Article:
BioMed Research International
Biopharmaceuticals are the rising product segment in the pharmaceutical industry. Since the launching of the first ones in the late 1970s and early 1980s, the number of original products approved in the USA is close to 150. Copies of these drugs are called biosimilars. They are not exact copies of the original product for several reasons, including the fact that the original innovators do not release the information about the processes used to produce them. Thus, they are not "generic" but 'biosimilar' drugs. Some of follow-on biologics are improved versions of the original drug and they are called "biobetters".
In the pipeline, the number of biobetters is around 450, and the number of biosimilars being developed is nearly 650. Most biosimilars and biobetters are developed by such companies as Amgen, Boehringer Ingelheim, Eli Lilly, Novo Nordisk, Pfizer, and Sanofi as well as large generic pharmaceutical companies such as US Mylan, Swiss Sandoz, and Israel TEVA. But the pipeline includes nearly 200 biopharmaceuticals being developed or already produced in emerging and developing countries.
These include not only China and India, but also Argentina Brazil, Korea, and Russia. The entry of these companies based in emerging countries in the production of biosimilars comes from different ways. There are alliances such as those between US Mylan and India's Biocon announced in 2013 to commercialize Biocon's recombinant insulin or between LG Life Sciences (Korea) and Mochida (Japan) for the development of a biosimilar adalimumab. There are also partnerships in countries such as Brazil, where Merck KGaA's biological division, Merck Serono, is signing agreements with Bionovis. Other companies such as Biocad in Russia, or Amega, Biosidus, and Insud in Argentina are developing and marketing biosimilars on their own.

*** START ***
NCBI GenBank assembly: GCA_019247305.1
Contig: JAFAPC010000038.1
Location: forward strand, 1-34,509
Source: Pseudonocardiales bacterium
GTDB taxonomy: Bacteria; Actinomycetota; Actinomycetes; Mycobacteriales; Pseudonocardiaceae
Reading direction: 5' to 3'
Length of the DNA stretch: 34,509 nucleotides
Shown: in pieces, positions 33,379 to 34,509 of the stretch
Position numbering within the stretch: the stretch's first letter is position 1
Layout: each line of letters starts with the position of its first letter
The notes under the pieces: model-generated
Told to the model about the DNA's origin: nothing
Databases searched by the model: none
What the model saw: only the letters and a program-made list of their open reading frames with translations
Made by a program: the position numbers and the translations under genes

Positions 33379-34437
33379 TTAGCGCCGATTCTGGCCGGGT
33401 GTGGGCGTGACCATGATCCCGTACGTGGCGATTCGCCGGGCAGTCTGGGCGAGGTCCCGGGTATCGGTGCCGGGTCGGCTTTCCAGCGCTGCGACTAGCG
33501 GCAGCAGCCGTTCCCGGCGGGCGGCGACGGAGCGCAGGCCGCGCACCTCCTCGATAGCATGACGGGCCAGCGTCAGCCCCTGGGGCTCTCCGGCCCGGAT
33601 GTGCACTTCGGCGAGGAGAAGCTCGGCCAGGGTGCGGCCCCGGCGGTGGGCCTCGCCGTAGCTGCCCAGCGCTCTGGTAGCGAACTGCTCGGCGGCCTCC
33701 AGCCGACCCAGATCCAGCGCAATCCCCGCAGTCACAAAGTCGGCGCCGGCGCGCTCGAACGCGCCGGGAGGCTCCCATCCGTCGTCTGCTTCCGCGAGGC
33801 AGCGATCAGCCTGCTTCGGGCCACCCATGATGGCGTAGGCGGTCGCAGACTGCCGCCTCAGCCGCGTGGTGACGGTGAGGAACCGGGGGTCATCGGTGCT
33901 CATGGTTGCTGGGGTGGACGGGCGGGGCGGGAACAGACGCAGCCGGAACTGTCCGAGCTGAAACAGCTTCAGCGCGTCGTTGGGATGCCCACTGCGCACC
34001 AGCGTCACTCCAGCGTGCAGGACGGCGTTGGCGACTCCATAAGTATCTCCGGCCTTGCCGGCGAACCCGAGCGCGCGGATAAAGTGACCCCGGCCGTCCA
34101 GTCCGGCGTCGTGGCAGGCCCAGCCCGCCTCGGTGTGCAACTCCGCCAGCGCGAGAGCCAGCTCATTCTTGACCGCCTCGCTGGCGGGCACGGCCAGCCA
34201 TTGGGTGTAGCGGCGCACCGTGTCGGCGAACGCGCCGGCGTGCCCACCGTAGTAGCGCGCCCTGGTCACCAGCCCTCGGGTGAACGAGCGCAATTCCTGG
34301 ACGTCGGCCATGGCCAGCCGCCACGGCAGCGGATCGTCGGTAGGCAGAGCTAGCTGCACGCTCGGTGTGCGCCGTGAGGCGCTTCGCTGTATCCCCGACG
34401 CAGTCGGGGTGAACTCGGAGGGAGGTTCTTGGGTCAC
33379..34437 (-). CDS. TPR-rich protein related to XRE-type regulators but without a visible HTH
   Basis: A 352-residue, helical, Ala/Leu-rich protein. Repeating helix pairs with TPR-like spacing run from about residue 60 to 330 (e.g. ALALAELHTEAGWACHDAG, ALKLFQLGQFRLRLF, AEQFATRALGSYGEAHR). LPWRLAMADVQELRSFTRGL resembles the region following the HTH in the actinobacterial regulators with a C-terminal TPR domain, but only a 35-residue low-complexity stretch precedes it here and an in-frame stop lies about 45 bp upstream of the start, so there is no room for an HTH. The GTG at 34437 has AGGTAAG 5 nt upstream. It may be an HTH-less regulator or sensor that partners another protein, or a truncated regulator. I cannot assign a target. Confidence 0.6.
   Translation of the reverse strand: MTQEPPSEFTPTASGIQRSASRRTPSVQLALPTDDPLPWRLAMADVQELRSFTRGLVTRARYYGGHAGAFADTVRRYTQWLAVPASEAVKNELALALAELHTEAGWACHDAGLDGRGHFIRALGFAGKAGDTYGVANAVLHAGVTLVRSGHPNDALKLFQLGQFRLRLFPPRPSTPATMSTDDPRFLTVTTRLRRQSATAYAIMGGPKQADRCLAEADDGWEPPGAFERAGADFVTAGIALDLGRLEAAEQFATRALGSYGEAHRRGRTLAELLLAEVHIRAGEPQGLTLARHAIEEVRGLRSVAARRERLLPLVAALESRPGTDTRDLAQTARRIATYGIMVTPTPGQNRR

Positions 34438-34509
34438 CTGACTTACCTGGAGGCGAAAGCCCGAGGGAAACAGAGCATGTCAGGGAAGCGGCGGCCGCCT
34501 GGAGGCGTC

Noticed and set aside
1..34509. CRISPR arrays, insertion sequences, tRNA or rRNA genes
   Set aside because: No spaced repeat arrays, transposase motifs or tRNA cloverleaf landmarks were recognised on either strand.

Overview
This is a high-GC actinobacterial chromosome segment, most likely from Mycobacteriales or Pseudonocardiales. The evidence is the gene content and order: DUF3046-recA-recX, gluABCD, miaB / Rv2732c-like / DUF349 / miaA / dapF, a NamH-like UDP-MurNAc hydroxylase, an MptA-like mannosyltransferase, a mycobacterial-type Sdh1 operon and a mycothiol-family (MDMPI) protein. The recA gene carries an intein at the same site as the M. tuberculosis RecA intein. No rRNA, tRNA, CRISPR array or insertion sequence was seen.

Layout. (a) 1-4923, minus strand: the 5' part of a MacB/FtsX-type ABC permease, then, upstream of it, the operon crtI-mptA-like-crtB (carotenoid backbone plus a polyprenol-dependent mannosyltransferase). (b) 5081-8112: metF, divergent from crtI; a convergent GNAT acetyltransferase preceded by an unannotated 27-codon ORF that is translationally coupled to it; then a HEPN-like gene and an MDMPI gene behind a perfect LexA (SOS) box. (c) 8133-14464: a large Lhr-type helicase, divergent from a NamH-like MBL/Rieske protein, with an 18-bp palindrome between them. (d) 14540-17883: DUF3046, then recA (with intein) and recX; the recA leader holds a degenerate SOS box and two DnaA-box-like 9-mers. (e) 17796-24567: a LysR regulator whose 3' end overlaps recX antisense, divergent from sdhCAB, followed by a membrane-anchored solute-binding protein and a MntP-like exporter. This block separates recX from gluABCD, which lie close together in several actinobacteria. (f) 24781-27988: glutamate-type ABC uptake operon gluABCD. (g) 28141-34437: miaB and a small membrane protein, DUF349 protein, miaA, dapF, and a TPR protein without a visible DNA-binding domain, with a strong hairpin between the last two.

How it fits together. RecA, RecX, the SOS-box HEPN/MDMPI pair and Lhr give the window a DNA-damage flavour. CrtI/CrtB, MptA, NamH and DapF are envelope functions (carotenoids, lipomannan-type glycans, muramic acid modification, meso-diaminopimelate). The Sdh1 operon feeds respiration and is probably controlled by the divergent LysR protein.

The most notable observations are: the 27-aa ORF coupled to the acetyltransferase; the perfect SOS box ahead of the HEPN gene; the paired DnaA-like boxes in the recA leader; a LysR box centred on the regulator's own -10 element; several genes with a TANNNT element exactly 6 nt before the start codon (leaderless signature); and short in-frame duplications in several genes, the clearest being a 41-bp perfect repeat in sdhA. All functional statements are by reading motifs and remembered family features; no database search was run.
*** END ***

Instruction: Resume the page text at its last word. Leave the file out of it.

Potential topics include, but are not limited to:
- Biosimilars as learning ground for health biotechnology in emerging countries
- From imitation to innovation in the pharmaceutical industry
- Regulatory environments and learning in emerging country biopharmaceuticals
- Different avenues for catching up in the biopharmaceutical industry: collaborate, imitate, or import
- Manuscript Due Friday, 11 September 2015
- First Round of Reviews Friday, 4 December 2015
- Publication Date Friday, 29 January 2016
- Jorge Niosi, Universite du Quebec a Montreal, Montreal, Canada
- Tomas G. Bas, Universidad de Talca, Talca, Chile
- Dilek Cetindamar, Sabanci University, Istanbul, Turkey
- Shyama V. Ramani, University of the United Nations, Maastricht, Netherlands, email@example.com
From: Shyama Ramani <firstname.lastname@example.org>
BioMed Research International is a niche hi-impact journals (2.7 impact factor) on biotech that is well known to those working on Biotech for Human Health.
We are organizing a special issue on 'catch-up' of emerging countries in this sector. Please find the call attached. We hope to introduce the strategic aspects of the international race for both economic growth and for inclusive development. Notes by Practitioners also welcome.
We are gathering preliminary intentions of submission. If anyone in is interested in submitting an article / or has questions - please feel free to write to me.
We would of course be grateful if you could circulate this call among your colleagues.
With best wishes,
Shyama V. Ramani
-- Book: Nanotechnology and Development Shyama V. Ramani Professorial Fellow, UNU-MERIT, Maastricht (NL) +33 608803383, +31 648676701 skypeid: shyamar www.shyama-v-ramani.net; www.friend-in-need.org; https://www.facebook.com/finindia